Interaction of Vitamin D and Smoking on Inflammatory Markers in the Urban Elderly
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- Interaction of Vitamin D and Smoking on Inflammatory Markers in the Urban Elderly
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OBJECTIVES: Epidemiological studies have reported that vitamin D deficiency is associated with inflammatory disease. Smoking is a well-known risk factor for inflammation. However, few studies have investigated the interactive effect of vitamin D deficiency and smoking on inflammation. This study aims to investigate the interaction of vitamin D and smoking with inflammatory markers in the urban elderly.
METHODS: We used data from the Korean Elderly Environmental Panel Study, which began in August 2008 and ended in August 2010, and included 560 Koreans ≥60 years old living in Seoul. Data was collected via questionnaires that included items about smoking status at the first visit. Vitamin D levels, high-sensitivity C-reactive protein (hs-CRP), and white blood cell (WBC) counts were repeatedly measured up to three times.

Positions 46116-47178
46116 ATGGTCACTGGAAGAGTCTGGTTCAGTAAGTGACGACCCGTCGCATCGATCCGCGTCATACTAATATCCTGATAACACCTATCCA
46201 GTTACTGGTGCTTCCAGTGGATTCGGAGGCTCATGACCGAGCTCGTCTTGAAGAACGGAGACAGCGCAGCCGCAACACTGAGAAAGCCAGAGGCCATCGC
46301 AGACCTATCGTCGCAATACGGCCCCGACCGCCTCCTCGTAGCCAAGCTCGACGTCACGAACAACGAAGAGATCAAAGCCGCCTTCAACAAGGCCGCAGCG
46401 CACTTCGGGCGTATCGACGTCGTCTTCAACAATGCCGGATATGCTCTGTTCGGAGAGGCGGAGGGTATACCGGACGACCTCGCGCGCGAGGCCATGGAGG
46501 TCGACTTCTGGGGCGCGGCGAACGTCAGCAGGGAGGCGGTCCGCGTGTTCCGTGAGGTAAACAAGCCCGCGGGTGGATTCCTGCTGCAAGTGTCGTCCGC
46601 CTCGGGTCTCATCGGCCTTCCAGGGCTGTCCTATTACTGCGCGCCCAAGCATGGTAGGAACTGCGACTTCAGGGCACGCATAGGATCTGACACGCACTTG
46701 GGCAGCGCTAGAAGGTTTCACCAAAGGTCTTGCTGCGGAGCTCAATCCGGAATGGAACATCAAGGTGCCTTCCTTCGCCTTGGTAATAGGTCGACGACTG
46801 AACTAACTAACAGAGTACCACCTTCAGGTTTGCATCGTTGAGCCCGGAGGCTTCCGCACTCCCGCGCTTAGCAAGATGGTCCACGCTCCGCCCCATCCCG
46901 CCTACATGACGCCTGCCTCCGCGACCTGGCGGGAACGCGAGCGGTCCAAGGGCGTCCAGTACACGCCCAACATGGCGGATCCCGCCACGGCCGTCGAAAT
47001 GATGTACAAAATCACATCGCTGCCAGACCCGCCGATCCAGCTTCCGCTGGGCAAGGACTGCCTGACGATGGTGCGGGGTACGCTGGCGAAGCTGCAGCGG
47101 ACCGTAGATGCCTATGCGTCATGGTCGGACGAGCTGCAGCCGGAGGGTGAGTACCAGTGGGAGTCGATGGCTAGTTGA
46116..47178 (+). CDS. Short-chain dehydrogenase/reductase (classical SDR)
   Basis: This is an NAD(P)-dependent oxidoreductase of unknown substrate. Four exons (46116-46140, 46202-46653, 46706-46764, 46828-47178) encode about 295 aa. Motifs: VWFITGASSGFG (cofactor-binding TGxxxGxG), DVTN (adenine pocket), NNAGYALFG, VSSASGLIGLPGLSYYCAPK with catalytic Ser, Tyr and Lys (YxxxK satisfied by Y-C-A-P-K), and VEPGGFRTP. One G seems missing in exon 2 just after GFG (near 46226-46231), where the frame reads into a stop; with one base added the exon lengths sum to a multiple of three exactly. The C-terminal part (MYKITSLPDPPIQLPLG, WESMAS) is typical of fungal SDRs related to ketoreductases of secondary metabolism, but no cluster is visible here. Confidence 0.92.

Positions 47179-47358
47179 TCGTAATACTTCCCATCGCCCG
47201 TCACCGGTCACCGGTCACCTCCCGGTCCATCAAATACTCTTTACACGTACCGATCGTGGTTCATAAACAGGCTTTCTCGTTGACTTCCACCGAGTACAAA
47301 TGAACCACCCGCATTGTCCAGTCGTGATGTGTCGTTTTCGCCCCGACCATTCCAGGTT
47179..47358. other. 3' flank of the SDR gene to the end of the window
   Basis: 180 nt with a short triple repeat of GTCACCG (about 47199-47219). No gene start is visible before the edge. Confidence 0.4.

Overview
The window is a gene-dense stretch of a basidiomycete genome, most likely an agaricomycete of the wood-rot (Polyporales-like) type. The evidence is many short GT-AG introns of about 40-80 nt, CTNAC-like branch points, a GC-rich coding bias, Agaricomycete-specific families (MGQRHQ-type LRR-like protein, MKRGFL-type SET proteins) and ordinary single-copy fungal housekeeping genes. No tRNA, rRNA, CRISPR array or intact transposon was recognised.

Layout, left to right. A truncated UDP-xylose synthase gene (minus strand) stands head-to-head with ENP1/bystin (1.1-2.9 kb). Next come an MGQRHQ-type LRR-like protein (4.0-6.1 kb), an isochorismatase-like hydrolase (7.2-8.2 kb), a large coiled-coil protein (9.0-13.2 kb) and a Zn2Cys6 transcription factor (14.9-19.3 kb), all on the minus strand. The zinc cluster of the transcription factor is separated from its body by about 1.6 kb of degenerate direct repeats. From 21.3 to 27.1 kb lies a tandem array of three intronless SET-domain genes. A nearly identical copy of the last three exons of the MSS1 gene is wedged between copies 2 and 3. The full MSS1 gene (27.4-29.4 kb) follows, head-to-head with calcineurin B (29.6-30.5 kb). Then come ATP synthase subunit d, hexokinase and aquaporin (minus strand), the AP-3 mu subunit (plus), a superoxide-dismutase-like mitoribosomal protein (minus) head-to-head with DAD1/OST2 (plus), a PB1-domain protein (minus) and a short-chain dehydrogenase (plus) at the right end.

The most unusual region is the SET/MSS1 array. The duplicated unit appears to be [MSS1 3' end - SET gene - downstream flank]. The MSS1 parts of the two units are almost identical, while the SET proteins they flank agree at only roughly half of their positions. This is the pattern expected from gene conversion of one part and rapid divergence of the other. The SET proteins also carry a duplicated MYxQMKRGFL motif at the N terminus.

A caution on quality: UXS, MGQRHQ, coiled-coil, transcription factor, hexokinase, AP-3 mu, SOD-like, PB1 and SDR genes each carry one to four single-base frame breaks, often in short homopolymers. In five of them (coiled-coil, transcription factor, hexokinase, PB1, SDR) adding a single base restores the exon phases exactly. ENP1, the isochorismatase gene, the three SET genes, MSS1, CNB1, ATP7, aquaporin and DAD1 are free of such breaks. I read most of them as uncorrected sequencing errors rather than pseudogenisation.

RESULTS: The association of vitamin D and hs-CRP was significant after adjusting for known confounders (β=-0.080, p=0.041). After separate analysis by smoking status, the association of vitamin D deficiency and hs-CRP in smokers was stronger than that in nonsmokers (smokers: β=-0.375, p=0.013; non-smokers: β=-0.060, p=0.150). Smoking status was an effect modifier that changed the association between vitamin D deficiency and hs-CRP (interaction estimate: β=-0.254, p=0.032). Vitamin D was not significantly associated with WBC count (β=0.003, p=0.805).
CONCLUSIONS: Vitamin D deficiency was associated with hs-CRP in the urban elderly. Smoking status was an effect modifier of this association. Vitamin D deficiency was not significantly associated with WBC count.
|Tidsskrift||Journal of Preventive Medicine and Public Health|
|Status||Udgivet - 2015|